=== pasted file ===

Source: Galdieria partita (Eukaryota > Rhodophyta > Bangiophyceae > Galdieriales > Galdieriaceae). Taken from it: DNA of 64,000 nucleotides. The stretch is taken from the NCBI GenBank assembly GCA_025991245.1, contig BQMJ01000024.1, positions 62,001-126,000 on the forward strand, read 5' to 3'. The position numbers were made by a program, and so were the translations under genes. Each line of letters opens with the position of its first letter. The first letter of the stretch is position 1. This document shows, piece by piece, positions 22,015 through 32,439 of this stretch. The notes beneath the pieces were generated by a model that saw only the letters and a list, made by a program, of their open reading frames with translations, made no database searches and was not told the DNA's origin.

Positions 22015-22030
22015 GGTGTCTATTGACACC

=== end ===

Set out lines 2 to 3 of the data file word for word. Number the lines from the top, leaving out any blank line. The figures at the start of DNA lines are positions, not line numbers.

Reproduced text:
Positions 22015-22030
22015 GGTGTCTATTGACACC